With the normalisation of cosmetic procedures in today’s world, it’s easy to be flippant about freezing and filling your face. But while going under the needle seems less scary than the going under the knife, it can still be a big decision. Aesthetic Physician Dr. Ravi Jain, founder of Riverbanks Wellness Clinic, takes Bazaar through the questions to ask yourself before you commit.
1. Why have I made this decision right at this moment?
“This is one of the first questions I ask new clients. Why have you decided to come to see me today? By asking this I can understand your specific reasons and set expectations in terms of what treatments are available and suitable for you. It also helps set the foundations to build a long-term skin plan with you.”
2. What results am I expecting from this treatment direction?
“Are you being realistic in your perceptions of the results of the procedure? Do you want to just feel fresher or to look several years younger? Do you want to change your features or enhance them? When using injectables correctly, it shouldn’t mean you will look physically different, and so by setting realistic expectations beforehand, it establishes an honest relationship with your practitioner from the get go.”
3. Do I fully understand the treatment?
“Most of my clients, even the ones who have had fillers previously, do not realise that there are different forms of filler. Dermal fillers are made of hyaluronic acid and come in a whole array of strengths with degrees of firmness and softness and with different consistencies for lifting abilities. For example, there are different types to lift the cheekbone or emphasise the chin, and others to get rid of a crease or super fine line, and some simply boost the hydration levels in the skin. Not one filler does everything. To get the most natural effect you have to use a variety to treat the various skins concerns.”
4. Am I aware of any side effects?
“Side effects with Botox injections are rare and minimal effects such as bruising with fillers only affects one in 20. Allergic reactions and infection are now so uncommon due to the new modern formulas. However, you must go to a medical professional. If injections are administered incorrectly, the worst-case scenario could be blindness. This is caused when a small amount of filler is accidentally injected into or around a blood vessel that then blocks the blood supply to the eye. To go to an experienced medical professional is the only way to minimise these risks.”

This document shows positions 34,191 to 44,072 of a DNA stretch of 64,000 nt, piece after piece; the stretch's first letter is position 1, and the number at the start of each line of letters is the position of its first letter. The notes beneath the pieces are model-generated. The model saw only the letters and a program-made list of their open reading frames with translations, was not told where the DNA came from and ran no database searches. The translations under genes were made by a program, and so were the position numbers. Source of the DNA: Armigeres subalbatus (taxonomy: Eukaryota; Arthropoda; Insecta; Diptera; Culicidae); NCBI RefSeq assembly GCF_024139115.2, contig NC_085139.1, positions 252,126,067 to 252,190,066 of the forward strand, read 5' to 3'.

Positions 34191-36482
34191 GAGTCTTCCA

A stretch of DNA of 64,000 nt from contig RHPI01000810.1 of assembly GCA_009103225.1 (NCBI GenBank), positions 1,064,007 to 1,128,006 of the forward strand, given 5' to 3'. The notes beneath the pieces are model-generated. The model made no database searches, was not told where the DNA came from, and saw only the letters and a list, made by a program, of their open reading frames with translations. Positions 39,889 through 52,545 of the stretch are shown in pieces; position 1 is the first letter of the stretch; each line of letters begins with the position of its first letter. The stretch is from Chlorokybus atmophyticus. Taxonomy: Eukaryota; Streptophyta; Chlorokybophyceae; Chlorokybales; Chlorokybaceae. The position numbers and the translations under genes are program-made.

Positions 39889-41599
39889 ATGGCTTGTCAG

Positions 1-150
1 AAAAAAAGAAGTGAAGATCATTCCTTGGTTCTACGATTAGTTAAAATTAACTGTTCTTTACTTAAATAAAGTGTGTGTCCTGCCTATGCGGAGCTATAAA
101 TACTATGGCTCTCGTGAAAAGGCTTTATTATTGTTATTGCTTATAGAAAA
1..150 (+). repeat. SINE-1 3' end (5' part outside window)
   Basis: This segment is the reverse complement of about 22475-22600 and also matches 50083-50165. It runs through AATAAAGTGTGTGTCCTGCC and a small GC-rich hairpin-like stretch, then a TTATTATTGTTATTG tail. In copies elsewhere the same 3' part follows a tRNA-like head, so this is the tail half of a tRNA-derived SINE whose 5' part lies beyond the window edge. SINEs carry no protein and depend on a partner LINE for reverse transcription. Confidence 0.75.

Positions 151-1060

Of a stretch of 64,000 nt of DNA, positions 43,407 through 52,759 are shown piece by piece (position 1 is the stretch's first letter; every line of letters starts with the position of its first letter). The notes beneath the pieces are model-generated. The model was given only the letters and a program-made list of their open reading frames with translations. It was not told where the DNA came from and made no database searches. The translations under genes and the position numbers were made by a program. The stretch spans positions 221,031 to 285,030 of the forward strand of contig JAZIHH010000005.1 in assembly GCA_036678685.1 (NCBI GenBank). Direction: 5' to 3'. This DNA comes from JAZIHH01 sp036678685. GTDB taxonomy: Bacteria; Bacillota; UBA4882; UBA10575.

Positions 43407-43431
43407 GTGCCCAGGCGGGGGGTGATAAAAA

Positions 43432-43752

5. Will I look older if I decide not to continue the appointments?
“This is a common question and the answer is absolutely not. If you have only had one or two treatments, then you will just look as you did before. However, if you have been having treatments over two-three years, then your skin can look younger than before you started because some treatments help to permanently rejuvenate your skin over time.”
6. If I come in for one treatment, will I decide I want something else too?
“Ageing is inevitable and there is no one-off treatment that freezes time forever. Our signs of ageing develop continually and present themselves as concerns such as wrinkles, pigmentation changes, loss of elasticity and thinning of tissues such as skin, fat, muscle and bone. There are different types of treatments to address each one of these issues. Botox treatments are for excessive wrinkles and dermal fillers are for tissue thinning and fatty volume loss.”
7. How frequently can I expect to repeat the treatments?
“One injectable procedure may give dramatic results, but anyone interested in changing their overall skin health and appearance needs to consider an on-going commitment with regular maintenance treatments. Botox style treatments are usually repeated every three-four months for longer term results (this doesn’t mean one has to be frozen indefinitely because this usually indicates excessive treatment), while dermal fillers are repeated every six-12 months. On each appointment, you may not always need treatment on the same areas because different parts of the face age at different rates so the overall goal should be to deliver optimal skin health, with natural results.”
8. Are the treatments addictive?
“Medically speaking, the ingredients used are non-addictive. However, as with any experience you enjoy and that makes you feel good, you want to repeat it. I liken the feeling to how you feel after a visit to the hairdressers or if you bought a new luxury item.”
9. How do I choose my practitioner?
“This is very difficult for those who have not got recommendations from friends. We have all been victims to effective marketing and this doesn’t mean the most visible practice is the best. I suggest you choose someone whose real-life work you like, and by talking to friends you know who have had treatments and look the most natural. It is also not just about the aesthetics – find out how they feel after the treatment.
“Most importantly, make sure they are qualified. Practitioners including doctors andnurses should be members of the British College of Aesthetic Medicine or The British Association of Cosmetic Nurses. Create a shortlist and arrange to meet one-three of them before you choose to go ahead. Always follow your gut instinct at the initial meeting and if you need further help, then look at independent review sites such as realself.com and consultingroom.com.”
This article originally appeared on Harper’s BAZAAR UK.